WASHINGTON — President Barack Obama will leave 8,400 U.S. troops in Afghanistan through the end of his presidency, he said Wednesday, an admission that he will fall short of a more significant reduction that was a cornerstone of his pledge to extract the U.S. from foreign ground wars.
Obama had announced in 2014 that he would cut the current level of just under 10,000 troops to 5,500 by the end of this year, but he was forced to back off from that goal as Taliban fighters run roughshod over impaired Afghan forces, launching attacks on civilian and NATO-coalition military targets and seizing land.
“The security situation in Afghanistan remains precarious,” Obama said from the White House’s Roosevelt Room. “Even as they improve, Afghan security forces are still not as strong as they need to be.”
Still, the president vowed that the U.S. role would center on training and advising Afghan troops, and he emphasized the military’s shrunken footprint in Afghanistan, down from a high of more than 100,000 troops early in his administration.
“Even as we’ve maintained a relentless case against those who are threatening us, we are no longer engaged in a major ground war in Afghanistan,” Obama said.
But his announcement reflected his limited ability to influence the sobering reality in Afghanistan after he declared an end to U.S. combat there in 2014. Afghan forces, riddled with complacency and corruption since their inception and taking orders from a fragile and fractured government, fight with Soviet-era equipment and lack intelligence-gathering and air power capabilities to ward off attacks. The Taliban controls more territory than it has since the U.S.-led invasion there began in 2001, according to U.N. estimates. The economy in the country, already one of the world’s poorest, has suffered as the tens of thousands of U.S. troops and the sprawling infrastructure sustaining them has begun to disappear.
“Afghanistan is not a perfect place,” Obama said. “Given the enormous challenges they face, the Afghan people will need the partnership of the world — led by the United States — for many years to come.”
Obama promised two years ago to eventually reduce the U.S. presence in Afghanistan to merely “a normal embassy presence in Kabul, with a security assistance component” by the start of next year. But with counterterrorism efforts faltering in the country, Obama said he concluded that cutting troop levels in half in service of that goal would be irresponsible.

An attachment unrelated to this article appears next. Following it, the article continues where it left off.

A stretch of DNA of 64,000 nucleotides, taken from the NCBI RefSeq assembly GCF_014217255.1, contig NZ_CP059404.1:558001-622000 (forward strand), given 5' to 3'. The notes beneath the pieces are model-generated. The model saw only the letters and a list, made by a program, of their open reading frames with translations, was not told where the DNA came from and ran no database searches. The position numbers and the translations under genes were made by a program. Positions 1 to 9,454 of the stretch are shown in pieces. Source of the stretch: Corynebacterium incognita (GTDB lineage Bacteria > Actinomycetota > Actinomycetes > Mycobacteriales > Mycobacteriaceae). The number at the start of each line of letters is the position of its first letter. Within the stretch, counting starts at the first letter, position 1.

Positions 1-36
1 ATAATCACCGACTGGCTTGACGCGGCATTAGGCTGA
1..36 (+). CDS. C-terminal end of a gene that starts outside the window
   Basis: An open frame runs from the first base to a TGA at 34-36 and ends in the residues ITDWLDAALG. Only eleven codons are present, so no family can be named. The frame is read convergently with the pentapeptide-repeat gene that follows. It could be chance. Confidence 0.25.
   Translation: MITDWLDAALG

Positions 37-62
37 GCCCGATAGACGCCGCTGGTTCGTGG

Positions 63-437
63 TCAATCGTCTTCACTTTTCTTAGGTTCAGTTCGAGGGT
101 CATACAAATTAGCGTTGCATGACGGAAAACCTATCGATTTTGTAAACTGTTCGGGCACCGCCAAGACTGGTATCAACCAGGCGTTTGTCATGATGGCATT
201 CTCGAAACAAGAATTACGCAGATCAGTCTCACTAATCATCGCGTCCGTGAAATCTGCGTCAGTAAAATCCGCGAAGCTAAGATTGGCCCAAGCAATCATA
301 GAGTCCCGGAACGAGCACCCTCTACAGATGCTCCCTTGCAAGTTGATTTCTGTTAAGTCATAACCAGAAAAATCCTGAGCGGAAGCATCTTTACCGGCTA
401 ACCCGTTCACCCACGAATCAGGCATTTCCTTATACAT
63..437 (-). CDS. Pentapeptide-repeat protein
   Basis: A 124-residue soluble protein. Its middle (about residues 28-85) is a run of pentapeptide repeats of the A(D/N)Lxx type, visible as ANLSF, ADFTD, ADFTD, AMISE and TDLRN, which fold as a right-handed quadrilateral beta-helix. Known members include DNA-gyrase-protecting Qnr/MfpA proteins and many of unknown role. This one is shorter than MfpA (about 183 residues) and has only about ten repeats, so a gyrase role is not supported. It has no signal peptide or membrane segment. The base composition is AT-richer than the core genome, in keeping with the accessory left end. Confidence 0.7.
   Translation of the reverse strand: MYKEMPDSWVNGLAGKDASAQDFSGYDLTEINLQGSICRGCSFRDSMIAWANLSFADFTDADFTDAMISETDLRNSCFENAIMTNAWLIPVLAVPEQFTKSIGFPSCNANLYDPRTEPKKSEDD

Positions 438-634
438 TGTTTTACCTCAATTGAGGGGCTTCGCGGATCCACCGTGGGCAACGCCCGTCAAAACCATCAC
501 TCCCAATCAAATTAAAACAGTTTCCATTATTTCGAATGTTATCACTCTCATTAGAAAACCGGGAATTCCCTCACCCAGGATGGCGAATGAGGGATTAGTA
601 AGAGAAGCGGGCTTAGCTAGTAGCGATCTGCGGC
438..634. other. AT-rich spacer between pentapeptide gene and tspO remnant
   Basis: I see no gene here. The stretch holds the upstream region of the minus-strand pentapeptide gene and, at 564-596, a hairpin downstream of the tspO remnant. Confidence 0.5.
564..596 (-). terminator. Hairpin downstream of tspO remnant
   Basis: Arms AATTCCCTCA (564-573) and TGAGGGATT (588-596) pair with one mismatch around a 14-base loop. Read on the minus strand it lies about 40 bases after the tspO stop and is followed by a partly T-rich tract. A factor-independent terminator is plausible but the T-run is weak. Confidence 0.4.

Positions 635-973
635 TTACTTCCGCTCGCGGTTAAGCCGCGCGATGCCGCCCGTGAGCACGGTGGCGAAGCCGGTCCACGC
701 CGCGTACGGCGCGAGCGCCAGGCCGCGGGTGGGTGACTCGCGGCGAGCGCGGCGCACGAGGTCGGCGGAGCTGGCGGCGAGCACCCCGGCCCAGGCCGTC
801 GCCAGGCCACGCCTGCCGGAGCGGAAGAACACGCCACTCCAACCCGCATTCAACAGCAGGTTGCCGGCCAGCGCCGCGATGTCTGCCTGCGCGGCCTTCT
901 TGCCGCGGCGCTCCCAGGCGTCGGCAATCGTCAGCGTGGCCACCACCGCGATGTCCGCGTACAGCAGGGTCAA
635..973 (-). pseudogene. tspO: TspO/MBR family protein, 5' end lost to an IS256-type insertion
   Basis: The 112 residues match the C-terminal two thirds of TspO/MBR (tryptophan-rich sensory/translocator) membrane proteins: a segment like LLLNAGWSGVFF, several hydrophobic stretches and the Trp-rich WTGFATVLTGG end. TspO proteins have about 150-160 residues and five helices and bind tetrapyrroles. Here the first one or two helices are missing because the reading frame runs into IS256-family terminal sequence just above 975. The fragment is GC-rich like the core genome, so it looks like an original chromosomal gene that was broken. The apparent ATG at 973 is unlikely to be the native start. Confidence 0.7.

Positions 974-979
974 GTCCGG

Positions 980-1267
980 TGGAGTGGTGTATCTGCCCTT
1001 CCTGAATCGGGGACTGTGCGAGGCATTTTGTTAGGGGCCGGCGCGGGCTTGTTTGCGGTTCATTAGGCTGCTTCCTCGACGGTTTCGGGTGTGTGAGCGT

For years, Obama had fought such a concession against pressure from military leaders. Pentagon officials, haunted by the chaos in Iraq after Obama’s decision to disengage the U.S. military there, were concerned that a speedy withdrawal in Afghanistan would create more instability.
The total of 8,400 troops reflects the assessment of Afghanistan submitted last month to Obama by Army Gen. John W. Nicholson Jr., the new commander for U.S. and NATO forces in the country, a Defense Department official said in a background call with reporters. The U.S. role in southwest Asia and the Middle East as a whole is undergoing a shift, from securing volatile areas to supporting local forces in their effort to do so.
Sen. John McCain, R-Arizona, chairman of the Senate Armed Services Committee, welcomed Obama’s decision but had reservations.
“When the president himself describes the security situation in Afghanistan as ‘precarious,’ it is difficult to discern any strategic rationale for withdrawing 1,400 U.S. troops by the end of the year,” he said.
Indeed, battles with the Taliban last year revealed glaring weaknesses in Afghan security forces, and U.S. special operations troops still accompany Afghan forces on combat missions, while fighter jets and drones provide air support to ground troops. In May, the U.S. killed Taliban leader Mullah Akhtar Mohammad Mansour southwest of the remote town of Ahmad Wal, in western Pakistan, in a drone strike authorized by Obama.
But one U.S. air attack mistakenly hit an international hospital in Kunduz in October, killing 42 medical workers, patients and other Afghans and wounding dozens more.
And the Taliban has stepped up the fight across southern Helmand, Kandahar and Uruzgan provinces and directed suicide bombings inside populated cities. Last week, more than 30 Afghans were killed when two suicide bombers attacked a convoy of buses carrying newly graduated police officers who were traveling to Kabul from a training center in neighboring Wardak province.
The Pentagon set the stage for Obama’s announcement last month when it reported changes to rules that restricted airstrikes against Taliban targets, a signal that military leaders had concluded that troop numbers needed to remain constant. The Taliban will continue to threaten southern Afghanistan from its stronghold in Helmand province as the summer fighting season goes on, Army Brig. Gen. Charles Cleveland, a spokesman for the U.S.-led coalition in Kabul, warned last month.
Obama is set to leave Washington on Thursday for a summit in Poland with fellow NATO leaders to reassess their strategy in Afghanistan and the Middle East.
Distributed by Tribune Content Agency, LLC.